Resurrection 57Posted: November 28, 2016
This is a chapter of the book I am writing for NaNoWriMo. If you want to read it from the start, click here for the chapter index.
The interview room at the Silerville PD was stark. It had a solid metal grey painted door with a six-inch square, wired glass window. The walls were chipped acoustic tiles. The ceiling was as well, though they were in better shape. There was a heavy metal table with a mental loop welded to the top and three chairs, two padded office chairs and a solid metal. The table, metal chair and door had all been painted many times, judging by the variety of blacks and greys revealed by the deep gouges. No doubt the result of angry fits by the detained.
Harlan walked J.W. into the station, still handcuffed, directing him with his hand on J.W’s shoulder. He marched him into the interview, sat him in the metal chair, his hands still cuffed behind him.
“Excuse me, could you remove the cuffs?” J.W. asked. He couldn’t understand why he had been arrested. The whole thing made no sense. He was the one who called it in.
“You just wait here, preacher, the Chief wants to talk to you.” Harlan replied, then left. J.W. could hear the door lock behind him.
J.W.’s head was reeling. Could they think he killed the deputy? Heck, he didn’t even own a gun. This is silly. Certainly once the Chief talks to him, this will all get cleared up. They’re probably just upset about Canada. J.W. didn’t know Canada more than just to say hello, he had seen him around town, and he certainly had no reason to wish him harm.
He had trouble getting the scene of the body out of his mind. When he opened the door to the cruiser and the dome light came on, all he could see was blood and gore. Even now when he thought about it, he got the weird taste of metal in the back of his mouth like he was going to be sick. Ed Reeves wasn’t a hunter, so J.W. had never hunted, never gutted a deer or rabbit. He had never experienced anything like it.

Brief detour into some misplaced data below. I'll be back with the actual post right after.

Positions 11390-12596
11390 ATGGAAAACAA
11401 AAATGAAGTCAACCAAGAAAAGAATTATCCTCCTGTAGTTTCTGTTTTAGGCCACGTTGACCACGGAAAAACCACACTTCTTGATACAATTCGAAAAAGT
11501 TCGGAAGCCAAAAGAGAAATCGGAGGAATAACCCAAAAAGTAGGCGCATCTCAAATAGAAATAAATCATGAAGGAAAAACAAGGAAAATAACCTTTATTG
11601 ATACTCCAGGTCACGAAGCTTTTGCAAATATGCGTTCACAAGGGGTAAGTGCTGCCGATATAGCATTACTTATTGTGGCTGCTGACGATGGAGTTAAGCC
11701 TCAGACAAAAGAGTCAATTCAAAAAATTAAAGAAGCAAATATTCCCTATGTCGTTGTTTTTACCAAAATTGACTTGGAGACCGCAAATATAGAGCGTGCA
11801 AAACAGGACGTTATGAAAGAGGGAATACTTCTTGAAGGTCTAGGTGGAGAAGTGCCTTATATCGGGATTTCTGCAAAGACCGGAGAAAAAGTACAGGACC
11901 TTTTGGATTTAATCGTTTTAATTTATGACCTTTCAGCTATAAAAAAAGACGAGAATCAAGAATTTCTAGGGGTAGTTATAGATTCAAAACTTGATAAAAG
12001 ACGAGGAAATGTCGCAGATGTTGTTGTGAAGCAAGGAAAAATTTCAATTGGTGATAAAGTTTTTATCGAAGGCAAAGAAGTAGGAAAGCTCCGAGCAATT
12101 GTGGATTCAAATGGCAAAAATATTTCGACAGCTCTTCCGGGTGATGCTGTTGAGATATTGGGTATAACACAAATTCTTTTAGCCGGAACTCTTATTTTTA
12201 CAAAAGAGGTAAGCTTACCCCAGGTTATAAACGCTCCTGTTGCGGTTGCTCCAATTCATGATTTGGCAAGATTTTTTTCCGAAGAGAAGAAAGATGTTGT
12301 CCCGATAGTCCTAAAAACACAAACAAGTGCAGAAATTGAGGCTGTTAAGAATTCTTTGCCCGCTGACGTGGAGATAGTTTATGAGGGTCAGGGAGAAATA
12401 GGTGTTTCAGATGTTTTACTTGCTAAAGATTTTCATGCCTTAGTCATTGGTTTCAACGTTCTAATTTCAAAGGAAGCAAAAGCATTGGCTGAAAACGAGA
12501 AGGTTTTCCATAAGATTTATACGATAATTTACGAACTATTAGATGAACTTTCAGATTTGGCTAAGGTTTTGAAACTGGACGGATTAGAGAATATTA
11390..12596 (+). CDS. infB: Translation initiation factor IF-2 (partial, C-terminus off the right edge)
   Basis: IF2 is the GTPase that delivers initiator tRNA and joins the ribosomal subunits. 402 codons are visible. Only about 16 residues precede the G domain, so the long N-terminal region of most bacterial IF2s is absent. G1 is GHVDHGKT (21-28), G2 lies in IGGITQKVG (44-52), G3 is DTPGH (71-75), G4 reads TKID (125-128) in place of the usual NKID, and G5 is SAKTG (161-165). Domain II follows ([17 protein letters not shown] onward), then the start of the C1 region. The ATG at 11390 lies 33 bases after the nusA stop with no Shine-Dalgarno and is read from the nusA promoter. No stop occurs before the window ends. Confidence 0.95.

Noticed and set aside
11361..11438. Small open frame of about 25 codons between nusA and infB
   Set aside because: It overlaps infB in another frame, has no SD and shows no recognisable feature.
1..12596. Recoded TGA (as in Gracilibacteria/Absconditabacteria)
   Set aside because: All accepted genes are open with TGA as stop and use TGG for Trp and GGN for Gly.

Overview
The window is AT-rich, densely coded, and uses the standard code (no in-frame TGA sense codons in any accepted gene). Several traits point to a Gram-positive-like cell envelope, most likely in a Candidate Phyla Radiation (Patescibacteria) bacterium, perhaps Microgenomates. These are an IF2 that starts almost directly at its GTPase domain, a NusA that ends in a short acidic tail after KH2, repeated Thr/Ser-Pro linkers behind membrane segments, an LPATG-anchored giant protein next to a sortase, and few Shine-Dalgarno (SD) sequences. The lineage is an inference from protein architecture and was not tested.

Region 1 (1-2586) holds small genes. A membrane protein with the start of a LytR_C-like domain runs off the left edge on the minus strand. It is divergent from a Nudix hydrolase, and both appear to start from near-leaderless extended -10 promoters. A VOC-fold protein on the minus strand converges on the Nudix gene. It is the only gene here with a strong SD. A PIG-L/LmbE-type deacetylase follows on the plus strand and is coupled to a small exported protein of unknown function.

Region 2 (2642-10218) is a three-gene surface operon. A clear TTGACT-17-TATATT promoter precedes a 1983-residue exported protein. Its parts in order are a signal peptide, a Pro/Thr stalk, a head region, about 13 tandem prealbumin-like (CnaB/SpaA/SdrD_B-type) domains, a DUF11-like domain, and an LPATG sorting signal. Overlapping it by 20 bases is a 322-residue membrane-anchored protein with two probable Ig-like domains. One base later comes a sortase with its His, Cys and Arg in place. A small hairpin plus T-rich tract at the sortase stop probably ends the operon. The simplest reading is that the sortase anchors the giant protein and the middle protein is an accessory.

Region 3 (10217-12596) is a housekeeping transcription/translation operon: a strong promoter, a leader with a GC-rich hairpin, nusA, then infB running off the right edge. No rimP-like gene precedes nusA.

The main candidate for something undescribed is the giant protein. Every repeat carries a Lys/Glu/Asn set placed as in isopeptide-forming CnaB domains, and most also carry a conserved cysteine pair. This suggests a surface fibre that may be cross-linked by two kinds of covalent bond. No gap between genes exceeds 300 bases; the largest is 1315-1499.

J.W. noted the location of the small metal trash can in case he needed to use it.
The Chief was certainly taking his time in coming in, though J.W. had no way to tell how long it had been. As every imagined minute passed by, his thoughts became more worrisome. What if this ends up like one of those true crime mysteries on TV, the ones where they arrest the wrong guy and make up evidence? J.W. began to pray under his breath.
Lord, I have no idea what is going on here, but I know you do. I trust you will keep me safe as you always have. Lord, I’m scared but I’m trying to trust in you. You Word says “Fear not for I am with you always.” Thank you, Lord, that you’re in this room with me, right now. Thank you for being my strong protector.
Lord, give me some peace and patience as this all works out. I know you have a plan.
Please comfort Officer Canada’s family, the other police officers and Chief Dalton. Give them wisdom and insight as they investigate this terrible crime.
Lord, you gave favor to Paul before the King Agrippa, so now I ask you to give me favor in the eyes of these good men and women. Let them see the truth. Amen.
J.W. felt a renewed peace after he prayed. He practiced this often. When he was worried about something, he prayed. Sometimes he walked and prayed, mumbling as he walked. Suzanna used to kid him that anyone who saw him would think he was crazy. When he was particularly fearful, like when Claire was sick and might have pneumonia, he would walk for an hour or more, praying until he felt peace. His prayers weren’t so much to get God on his side as to get to a place where he had God’s perspective.
God has it all under control, whether J.W. “felt” like it or not. If he could just get his heart to accept that fact, the fear would go away.
J.W. finally heard the lock on the door turn and open. Dalton and Harlan entered the room. Dalton had been at the station for more than an hour, he was intended for J.W. to sweat a bit to loosen him up for interrogation. It had also given him a chance to prepare his questions.